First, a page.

If the serum ferritin falls below 500 mcg/L, interrupt therapy with deferasirox and continue monthly monitoring. Evaluate the need for ongoing chelation for patients whose conditions do not require regular blood transfusions. Use the minimum effective dose to maintain iron burden in the target range. Continued administration of deferasirox in the 14 to 28 mg/kg/day range, when the body iron burden is approaching or within the normal range can result in life-threatening adverse reactions [see Dosage and Administration ( 2.1)]. For patients with NTDT, measure LIC by liver biopsy or by using an FDA-cleared or approved method for monitoring patients receiving deferasirox therapy every 6 months on treatment. Interrupt deferasirox administration when the LIC is less than 3 mg Fe/g dw. Measure serum ferritin monthly, and if the serum ferritin falls below 300 mcg/L, interrupt deferasirox and obtain a confirmatory LIC [see Clinical Studies ( 14)].

5.7 Hypersensitivity

Deferasirox may cause serious hypersensitivity reactions (such as anaphylaxis and angioedema), with the onset of the reaction usually occurring within the first month of treatment [see Adverse Reactions ( 6.2)] . If reactions are severe, discontinue deferasirox and institute appropriate medical intervention. Deferasirox is contraindicated in patients with known hypersensitivity to deferasirox products and should not be reintroduced in patients who have experienced previous hypersensitivity reactions on deferasirox products due to the risk of anaphylactic shock.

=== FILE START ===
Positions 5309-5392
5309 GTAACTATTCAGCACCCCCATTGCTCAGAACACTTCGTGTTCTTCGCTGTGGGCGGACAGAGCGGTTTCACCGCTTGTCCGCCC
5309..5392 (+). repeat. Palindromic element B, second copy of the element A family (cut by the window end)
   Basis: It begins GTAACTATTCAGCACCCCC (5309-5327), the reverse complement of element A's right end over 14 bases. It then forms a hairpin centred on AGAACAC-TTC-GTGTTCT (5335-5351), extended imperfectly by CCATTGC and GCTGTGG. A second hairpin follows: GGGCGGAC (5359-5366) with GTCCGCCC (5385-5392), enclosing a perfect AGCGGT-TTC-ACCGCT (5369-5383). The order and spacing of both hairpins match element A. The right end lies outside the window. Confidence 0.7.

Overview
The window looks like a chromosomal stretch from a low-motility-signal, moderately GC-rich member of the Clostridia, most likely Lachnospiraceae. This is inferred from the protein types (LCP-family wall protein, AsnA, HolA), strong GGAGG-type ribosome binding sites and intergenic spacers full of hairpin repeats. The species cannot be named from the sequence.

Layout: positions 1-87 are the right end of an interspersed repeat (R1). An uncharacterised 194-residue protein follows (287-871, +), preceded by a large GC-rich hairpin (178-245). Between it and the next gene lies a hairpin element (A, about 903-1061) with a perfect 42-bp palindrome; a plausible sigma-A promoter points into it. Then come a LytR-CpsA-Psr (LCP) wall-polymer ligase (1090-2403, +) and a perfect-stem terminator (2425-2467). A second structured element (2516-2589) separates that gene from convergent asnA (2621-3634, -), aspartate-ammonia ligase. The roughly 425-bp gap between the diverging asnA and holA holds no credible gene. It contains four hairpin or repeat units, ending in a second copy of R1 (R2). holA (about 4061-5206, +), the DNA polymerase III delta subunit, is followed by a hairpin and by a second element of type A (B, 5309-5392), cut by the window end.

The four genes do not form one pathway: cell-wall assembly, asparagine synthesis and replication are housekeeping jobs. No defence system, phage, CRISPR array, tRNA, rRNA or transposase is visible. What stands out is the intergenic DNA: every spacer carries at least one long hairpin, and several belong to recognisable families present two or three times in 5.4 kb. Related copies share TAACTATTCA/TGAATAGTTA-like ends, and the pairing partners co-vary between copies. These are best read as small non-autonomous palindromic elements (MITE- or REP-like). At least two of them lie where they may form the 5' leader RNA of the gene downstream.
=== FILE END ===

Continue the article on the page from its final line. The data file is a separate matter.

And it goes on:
5.8 Severe Skin Reactions

Severe cutaneous adverse reactions (SCARs), including Stevens-Johnson syndrome (SJS), toxic epidermal necrolysis (TEN) and drug reaction with eosinophilia and systemic symptoms (DRESS) which could be life-threatening or fatal have been reported during deferasirox therapy [see Adverse Reactions ( 6.1, 6.2)] . Cases of erythema multiforme have been observed. Advise patients of the signs and symptoms of severe skin reactions, and closely monitor. If any severe skin reactions are suspected, discontinue deferasirox immediately and do not reintroduce deferasirox therapy.

5.9 Skin Rash

Rashes may occur during deferasirox treatment [see Adverse Reactions ( 6.1)] .

For rashes of mild to moderate severity, deferasirox may be continued without dose adjustment, since the rash often resolves spontaneously. In severe cases, interrupt treatment with deferasirox. Reintroduction at a lower dose with escalation may be considered after resolution of the rash.

5.10 Auditory and Ocular Abnormalities

Auditory disturbances (high frequency hearing loss, decreased hearing), and ocular disturbances (lens opacities, cataracts, elevations in intraocular pressure, and retinal disorders) were reported at a frequency of less than 1% with deferasirox therapy in the clinical studies. The frequency of auditory adverse reactions was increased among pediatric patients, who received deferasirox tablets for oral suspension doses greater than 25 mg/kg/day equivalent to 17.5 mg/kg/day deferasirox when serum ferritin was less than 1,000 mcg/L [see Warnings and Precautions ( 5.6)] . Perform auditory and ophthalmic testing (including slit lamp examinations and dilated fundoscopy) before starting deferasirox treatment and thereafter at regular intervals (every 12 months). If disturbances are noted, monitor more frequently. Consider dose reduction or interruption.


The following clinically significant adverse reactions are also discussed in other sections of the labeling:
• Acute Kidney Injury, Including Acute Renal Failure Requiring Dialysis, and Renal Tubular Toxicity Including Fanconi Syndrome [see Warnings and Precautions ( 5.1, 5.6)]
• Hepatic Toxicity and Failure [see Warnings and Precautions ( 5.2, 5.6)]
• GI Hemorrhage [see Warnings and Precautions ( 5.3)]
• Bone Marrow Suppression [see Warnings and Precautions ( 5.4)]
• Hypersensitivity [see Warnings and Precautions ( 5.7)]
• Severe Skin Reactions [see Warnings and Precautions ( 5.8)]
• Skin Rash [see Warnings and Precautions ( 5.9)] • Auditory and Ocular Abnormalities [see Warnings and Precautions ( 5.10)]